I have a small VPN set up to allow me to access my home network remotely.
The host runs Windows 2000. It has two nics, one connected to a cable modem
(named WAN) and one connected to my LAN (named LAN). The LAN uses private
IPs in the range 192.168.0.x. Internet connection sharing is enabled on the
WAN adapter. It receives an IP from my provider. TCP/IP properties on the
Incoming Connections "adapter" are set thus:
(check) Allow callers to access my network
Specify TCP/IP address: 192.168.0.101-110
(I am aware that only one VPN connection is allowed)
(nocheck) Allow calling computer to specify it's own address
I can successfully connect to the host over the VPN and I can access it's
resources, but the host computer name does not show up in the client's
network computer browser. I must manaually map a drive by using the host's
I am also unable to access any other computers on my LAN. I thought that
routes between WAN and LAN would be set up automatically during the
"Registering your computer on the network" phase, but aparently that's not
so. I suppose I could connect to all the other resources on the network with
the VPN host and share them from there in order to access them from the VPN
client, but that seems really clunky.
I've tried this with Windows 2000 and Windows XP clients with "Use default
gateway on remote host" unchecked.
The following is a copy of the server and client config info and routing
tables from a console while I am connected to the VPN. Where appropriate
actual numbers have been replaced with x1, x2, etc. to indicate matching
Would some kind soul cast an eye over this information and please let me
know if there is something obviously wrong, or what permenant routes I would
have to set up to tie the two networks together. Also, if anyone is willing,
I wouldn't mind a short explaination of reading the routing tables. I've
been through MSs documentation and have come away without learning much.
Otherwise I wouldn't be asking
I don't understand where 4.158.x4.x5 came from so I xed it. Is this the
exterior IP of the tunnel?
I understand that this whole mess can be cured by adding a router in front
of the VPN host and getting rid of one of the nics, but this isn't an option
right now. And besides, I should be able to figure it out. Unfortunately I'm
not well enough versed in reading these tables to do so.
Thank you all for your patience. Any reply is appreciated.
More about :small vpn question win 2000 lan access
> You cannot enable NetBIOS with the MS PPTP VPN on Win2K.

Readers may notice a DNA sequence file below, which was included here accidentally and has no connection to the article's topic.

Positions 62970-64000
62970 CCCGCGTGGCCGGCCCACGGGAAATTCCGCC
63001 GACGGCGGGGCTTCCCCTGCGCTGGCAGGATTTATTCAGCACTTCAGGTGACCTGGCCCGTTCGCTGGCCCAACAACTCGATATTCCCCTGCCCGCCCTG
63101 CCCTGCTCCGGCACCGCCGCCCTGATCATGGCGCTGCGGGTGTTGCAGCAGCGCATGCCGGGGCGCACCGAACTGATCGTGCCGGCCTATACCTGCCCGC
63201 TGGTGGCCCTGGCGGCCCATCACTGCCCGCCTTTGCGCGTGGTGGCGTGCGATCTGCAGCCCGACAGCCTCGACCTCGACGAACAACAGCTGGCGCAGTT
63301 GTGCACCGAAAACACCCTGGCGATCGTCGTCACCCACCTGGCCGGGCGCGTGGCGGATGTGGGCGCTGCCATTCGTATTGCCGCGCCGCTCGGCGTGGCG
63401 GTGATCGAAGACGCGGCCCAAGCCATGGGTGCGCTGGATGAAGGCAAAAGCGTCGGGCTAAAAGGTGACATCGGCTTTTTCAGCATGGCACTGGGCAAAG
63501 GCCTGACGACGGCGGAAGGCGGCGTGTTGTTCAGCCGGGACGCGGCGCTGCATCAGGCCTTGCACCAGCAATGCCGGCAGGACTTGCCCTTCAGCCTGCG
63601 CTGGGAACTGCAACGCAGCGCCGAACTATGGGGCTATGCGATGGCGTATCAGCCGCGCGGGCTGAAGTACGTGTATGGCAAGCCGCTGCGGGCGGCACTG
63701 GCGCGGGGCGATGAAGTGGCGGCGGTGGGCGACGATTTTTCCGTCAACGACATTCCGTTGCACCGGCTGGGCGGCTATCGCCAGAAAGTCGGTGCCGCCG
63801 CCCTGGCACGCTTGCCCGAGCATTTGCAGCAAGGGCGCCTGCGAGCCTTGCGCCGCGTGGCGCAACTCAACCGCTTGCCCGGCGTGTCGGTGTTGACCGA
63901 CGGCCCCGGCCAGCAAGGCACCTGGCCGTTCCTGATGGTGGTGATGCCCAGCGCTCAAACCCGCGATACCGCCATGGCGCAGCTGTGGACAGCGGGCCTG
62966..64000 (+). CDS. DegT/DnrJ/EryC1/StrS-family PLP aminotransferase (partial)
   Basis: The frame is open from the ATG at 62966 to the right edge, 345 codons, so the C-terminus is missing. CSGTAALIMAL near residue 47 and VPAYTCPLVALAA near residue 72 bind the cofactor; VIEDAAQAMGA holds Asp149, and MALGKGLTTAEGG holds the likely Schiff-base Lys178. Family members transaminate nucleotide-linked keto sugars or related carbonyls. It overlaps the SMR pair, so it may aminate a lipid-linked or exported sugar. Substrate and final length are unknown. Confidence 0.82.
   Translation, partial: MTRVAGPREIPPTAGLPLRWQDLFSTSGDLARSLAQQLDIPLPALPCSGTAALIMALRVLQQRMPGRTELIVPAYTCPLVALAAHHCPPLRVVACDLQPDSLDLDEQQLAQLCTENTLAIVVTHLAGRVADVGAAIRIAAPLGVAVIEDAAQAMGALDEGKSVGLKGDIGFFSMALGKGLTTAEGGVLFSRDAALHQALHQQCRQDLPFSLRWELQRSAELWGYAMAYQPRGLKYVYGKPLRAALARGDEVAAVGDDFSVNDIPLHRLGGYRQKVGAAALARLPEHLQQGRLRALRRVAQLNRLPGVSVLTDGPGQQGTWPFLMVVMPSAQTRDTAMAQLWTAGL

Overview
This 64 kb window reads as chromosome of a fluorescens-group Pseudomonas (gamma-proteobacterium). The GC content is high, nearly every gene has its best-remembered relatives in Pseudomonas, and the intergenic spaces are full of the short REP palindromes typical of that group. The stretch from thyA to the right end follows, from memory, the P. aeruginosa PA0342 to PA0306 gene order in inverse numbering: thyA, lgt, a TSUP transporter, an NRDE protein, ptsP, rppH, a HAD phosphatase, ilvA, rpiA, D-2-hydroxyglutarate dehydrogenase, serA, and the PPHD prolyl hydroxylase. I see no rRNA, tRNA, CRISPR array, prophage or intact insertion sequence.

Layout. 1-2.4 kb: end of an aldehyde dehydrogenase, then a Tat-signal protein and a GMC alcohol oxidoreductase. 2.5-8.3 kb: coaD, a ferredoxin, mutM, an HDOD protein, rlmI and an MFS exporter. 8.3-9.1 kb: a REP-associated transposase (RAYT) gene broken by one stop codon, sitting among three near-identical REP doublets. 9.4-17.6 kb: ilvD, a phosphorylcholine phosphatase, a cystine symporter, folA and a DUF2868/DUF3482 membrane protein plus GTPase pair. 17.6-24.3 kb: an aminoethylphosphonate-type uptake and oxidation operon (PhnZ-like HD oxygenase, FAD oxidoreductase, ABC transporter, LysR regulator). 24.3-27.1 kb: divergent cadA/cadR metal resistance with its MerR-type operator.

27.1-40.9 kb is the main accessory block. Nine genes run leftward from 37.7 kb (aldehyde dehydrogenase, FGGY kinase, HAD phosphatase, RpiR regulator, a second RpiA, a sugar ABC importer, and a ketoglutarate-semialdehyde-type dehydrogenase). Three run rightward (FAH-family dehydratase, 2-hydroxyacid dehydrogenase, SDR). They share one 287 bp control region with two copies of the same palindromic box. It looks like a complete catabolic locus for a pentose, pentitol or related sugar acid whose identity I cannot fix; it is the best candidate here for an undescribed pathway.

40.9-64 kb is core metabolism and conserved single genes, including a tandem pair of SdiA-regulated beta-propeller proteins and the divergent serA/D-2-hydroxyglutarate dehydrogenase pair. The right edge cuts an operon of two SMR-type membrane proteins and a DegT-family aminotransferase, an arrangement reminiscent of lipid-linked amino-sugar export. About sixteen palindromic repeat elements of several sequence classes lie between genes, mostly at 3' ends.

Hi bob - I've been playing with it, and I see you're correct.
> But if you look at the same thing in the VPN
> adapter you will see that it is missing.
Well, on the Networking tab I installed NetBEUI and enabled it,
however the client says that it couldn't negotiate a protocol so
NetBEUI isn't used. There may be some crucial technical point I'm
missing here, but as far as I can see from the dox NetBEUI is NetBIOS
with a different name. I was able to see my entire LAN with this setup
(in the clien's network browser), but I still can't access computers
other than the VPN host. It boils down to the same thing: I still
can't access my LAN.
I suppose this basically means that I should look to L2TP instead of
PPTP for a tunnel, but I'm not sure I want to open that can of worms.
It's not a critical problem as I can come up with a work around
without using static IPs, but it just bugs me.
I'm certainly not going to "upgrade" to XP anytime soon, and as all
this is just hanging out there in the breeze I always intended to get
a router/firewall anyway but that won't happen for a couple of weeks
Thank you ppointer for your suggestion, and thank you Bob for your
explanation. I'm going back to shields up and make sure I got
everything buttoned up properly again.
On 16 Apr 2004 11:05:22 -0700, email@example.com (Shawn Fessenden)
>I can successfully connect to the host over the VPN and I can access it's
>resources, but the host computer name does not show up in the client's
>network computer browser. I must manaually map a drive by using the host's
That's because MS crippled Win2K. If you look at the TCP/IP Advanced
Properties for your LAM you will see that NetBIOS is available, hence
you have name resolution. But if you look at the same thing in the VPN
adapter you will see that it is missing. XP has it, so the idea was to
force you to upgrade. Screw MS - use startic IPs for the VPN Client
and map with raw IPs.
>I am also unable to access any other computers on my LAN.
Another cripple. You can access machines on the VPN Server LAN but not
the other way.
Enough said. MS deliberately crippled NetBIOS in the PPTP VPN. If it
were an oversight it could have been easily corrected with a Service
Pack. But that is not how MS does business.
The defenders of this outrageous predatory practice tell you that if
you don't like it, buy a Mac. That's the same as telling you that if
you don't like the fact that the old Pinto automobile had a strong
propensity to blow up when rear-ended, buy a Chevy.
On 16 Apr 2004 17:34:05 -0700, firstname.lastname@example.org (Shawn Fessenden)
>Well, on the Networking tab I installed NetBEUI and enabled it,
Get rid of it. Use TCP/IP. You may think it is the same as NetBIOS,
but it isn't.
You are probably the only person left in the Windows world who has
implemented that dinosaur. Believe me when I advise you to get rid of
it. I can't see you setting up a VPN with it hanging around your neck.